INTELLIGENCE REPORT FAILS TO ADDRESS POSSIBLE VOTING MACHINE HACKING
FROM RUSSIA TO TRUMP WITH LOVE
There is no denying that President-elect Donald Trump’s victory on Nov 8th elections took many by surprise. It was as most have described the upset of the century. But in view of the newly-released “declassified version of a highly classified” Intelligence Community Assessment (ICA) Report, one has to wonder just how legitimate Trump’s victory is.
While the report just confirms what many already knew and stuff already published by counterterrorism expert Malcolm Nance in his latest book The Plot to Hack America. Not much is new and no new questions are answered, rather new questions are raised.
Could Trump have won without help from Russia and WikiLeaks? Does he owe Russian President Vladimir Putin a huge favor? Did the Trump campaign collude with Russian operatives to achieve a common objective?
One thing is clear. Trump exploited the information from WikiLeaks and even at one point called on Russia to hack into Clinton’s emails. In that sense, then, it’s reasonable to conclude the hacks contributed to Clinton’s loss.
The ICA report attached, found that Putin and his government forces put their thumbs on the scale bigly or big league (whatever the expression Trump uses to demonstrate exaggerated comparatives.) to help Trump win.
“We assess Russian President Vladimir Putin ordered an influence campaign in 2016 aimed at the US presidential election. Russia’s goals were to undermine public faith in the US democratic process, denigrate Secretary Clinton, and harm her electability and potential presidency. We further assess Putin and the Russian Government developed a clear preference for President-elect Trump. “
If you are a Hillary Clinton supporter, who doubts the legitimacy of Trump’s win and there are many out there, this statement above makes you go duh! of course he had help from Russia. But before you could digest that, the report then states the following:
We did not make an assessment of the impact that Russian activities had on the outcome of the 2016 election.
WHAT! How is that possible? Please tell me that information is there but not published because it’s classified. Because I don’t buy the idea that nobody in the intelligence world was curious about the effects and possible reach of the Russian hackfest on the 2016 elections on voting outcomes and tallies.
Imagining that the hack stopped after stolen data was turned over to WikiLeaks for public dissemination is ludicrous.
Why couldn’t the assessment include checking whether there was some kind of tampering of voting machines? At least look into it and report findings.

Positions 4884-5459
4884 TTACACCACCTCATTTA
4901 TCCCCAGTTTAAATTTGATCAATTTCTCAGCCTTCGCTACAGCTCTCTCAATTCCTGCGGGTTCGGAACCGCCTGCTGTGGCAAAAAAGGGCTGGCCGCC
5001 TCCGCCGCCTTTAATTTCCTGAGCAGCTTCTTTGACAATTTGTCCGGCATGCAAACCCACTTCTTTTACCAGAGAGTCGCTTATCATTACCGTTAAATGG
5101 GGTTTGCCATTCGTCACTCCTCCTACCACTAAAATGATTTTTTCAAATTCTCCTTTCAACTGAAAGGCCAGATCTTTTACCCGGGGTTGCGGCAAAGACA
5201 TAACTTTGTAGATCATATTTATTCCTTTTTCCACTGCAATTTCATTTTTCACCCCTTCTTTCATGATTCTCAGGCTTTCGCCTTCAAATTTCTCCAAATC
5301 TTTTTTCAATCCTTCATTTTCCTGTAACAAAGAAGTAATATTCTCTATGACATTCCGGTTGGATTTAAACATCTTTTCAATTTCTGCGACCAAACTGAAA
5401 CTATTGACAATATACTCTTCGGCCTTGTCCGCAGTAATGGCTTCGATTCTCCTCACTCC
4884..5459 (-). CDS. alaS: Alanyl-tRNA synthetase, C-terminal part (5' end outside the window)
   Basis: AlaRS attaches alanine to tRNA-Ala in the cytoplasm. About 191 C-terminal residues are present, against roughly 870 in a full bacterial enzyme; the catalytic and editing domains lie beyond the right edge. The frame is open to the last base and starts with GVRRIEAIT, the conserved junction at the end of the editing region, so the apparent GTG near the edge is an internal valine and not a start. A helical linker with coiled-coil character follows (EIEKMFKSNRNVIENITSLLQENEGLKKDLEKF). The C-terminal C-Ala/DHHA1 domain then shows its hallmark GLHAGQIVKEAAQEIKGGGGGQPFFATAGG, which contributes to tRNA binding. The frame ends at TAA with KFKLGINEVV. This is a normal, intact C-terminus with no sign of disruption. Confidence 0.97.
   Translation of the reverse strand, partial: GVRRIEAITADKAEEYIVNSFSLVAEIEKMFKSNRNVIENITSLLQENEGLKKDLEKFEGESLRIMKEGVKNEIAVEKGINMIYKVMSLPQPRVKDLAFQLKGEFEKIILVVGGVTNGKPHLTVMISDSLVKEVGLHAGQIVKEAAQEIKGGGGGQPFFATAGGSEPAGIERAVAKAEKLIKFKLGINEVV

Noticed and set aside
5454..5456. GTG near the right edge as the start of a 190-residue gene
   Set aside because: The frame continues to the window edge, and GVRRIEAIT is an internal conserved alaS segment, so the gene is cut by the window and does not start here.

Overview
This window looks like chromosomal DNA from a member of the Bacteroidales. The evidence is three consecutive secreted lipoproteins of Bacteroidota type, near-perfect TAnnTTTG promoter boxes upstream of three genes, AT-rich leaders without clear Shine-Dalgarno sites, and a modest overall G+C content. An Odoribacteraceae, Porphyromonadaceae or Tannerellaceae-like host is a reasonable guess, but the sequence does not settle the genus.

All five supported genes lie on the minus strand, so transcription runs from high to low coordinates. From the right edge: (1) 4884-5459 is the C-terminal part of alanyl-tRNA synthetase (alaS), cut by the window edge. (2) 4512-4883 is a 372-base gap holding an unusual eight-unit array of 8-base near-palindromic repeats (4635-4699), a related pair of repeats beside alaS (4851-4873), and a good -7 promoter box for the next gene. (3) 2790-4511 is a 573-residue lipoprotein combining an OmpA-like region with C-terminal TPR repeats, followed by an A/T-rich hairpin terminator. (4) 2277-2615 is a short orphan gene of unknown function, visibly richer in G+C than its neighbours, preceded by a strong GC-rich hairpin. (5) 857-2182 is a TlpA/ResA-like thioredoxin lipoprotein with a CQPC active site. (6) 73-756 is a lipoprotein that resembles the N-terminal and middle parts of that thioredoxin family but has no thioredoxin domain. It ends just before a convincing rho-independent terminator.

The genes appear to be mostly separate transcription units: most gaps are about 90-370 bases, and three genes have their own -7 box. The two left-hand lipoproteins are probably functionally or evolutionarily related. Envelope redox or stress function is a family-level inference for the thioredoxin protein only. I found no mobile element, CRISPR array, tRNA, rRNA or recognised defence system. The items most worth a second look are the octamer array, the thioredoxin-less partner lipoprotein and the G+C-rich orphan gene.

And then comes the reason why they did not check it out.
The US Intelligence Community is charged with monitoring and assessing the intentions, capabilities, and actions of foreign actors; it does not analyze US political processes or US public opinion.
Does that make sense to anyone? Why not look into it to check if the had the intention and capability to hack our voting machines? Whose job is it to check whether a foreign power, say Russia, for the lack of a better example, is trying to steal the election and put their puppet in the White House? The local police? The governor of the state? Who has that responsibility?
Forgive me if I’m being naive here. You know with all these top-secret stuff, there could be a lot we mere mortals don’t know. But how do you distinguish between hacking DNC and several other American organizations including Republican organizations and possible hacking of the actual 2016 presidential election?
Are they saying they did not even check if voting machines were vulnerable to hacking by outside entities such as Russian operatives or even campaigns? Voting and campaigning is the US political process. Casting your vote is part of the process but the integrity of the vote tabulation process goes beyond just the political process. That is a matter of national security. Voters need to know their votes count and there is a mechanism in place to ensure nothing or nobody can tamper with their votes and force upon them a rigged-in candidate.
Are there any federal laws against vote hacking, voting machine tampering and variations of such voter fraud? Voting twice is a crime, what about hacking into a voting machine and making it show wrong or different results? Are there laws against that?
The possibility that voting machines could have been tampered with should at least be viewed as possible “actions or foreign actors” and that should have put it within the scope of our intelligence investigation.
Consider this, if the Russians were willing to hack into computers to steal data with an interest of destroying Clinton and electing Trump, a candidate rated by almost every poll as a sure loser, doesn’t it make sense to think they could go as far as doing some kind of “ballot stuffing” to help ensure his win? Judging from the unexpected results we should be curious if something nefarious happened.
If the investigation looked at Russia’s intentions and capabilities to influence the elections using propaganda, trolls in Moscow and St. Petersburg and similar concerted efforts to help Trump win, why not look at the possibility of them tampering with voting equipment?
That sounds like a half-assed investigation.
The question remains: Did the Russians attempt to hack voting machines in battleground states or at all? Do we have a way to know if that were the case or is there enough evidence to rule it out? Are voting machines in the US vulnerable to cyber attacks?
Unless the Intelligence Community can answer these questions, the integrity of the 2016 presidential election will remain in doubt.
These questions need answers otherwise this assessment is incomplete.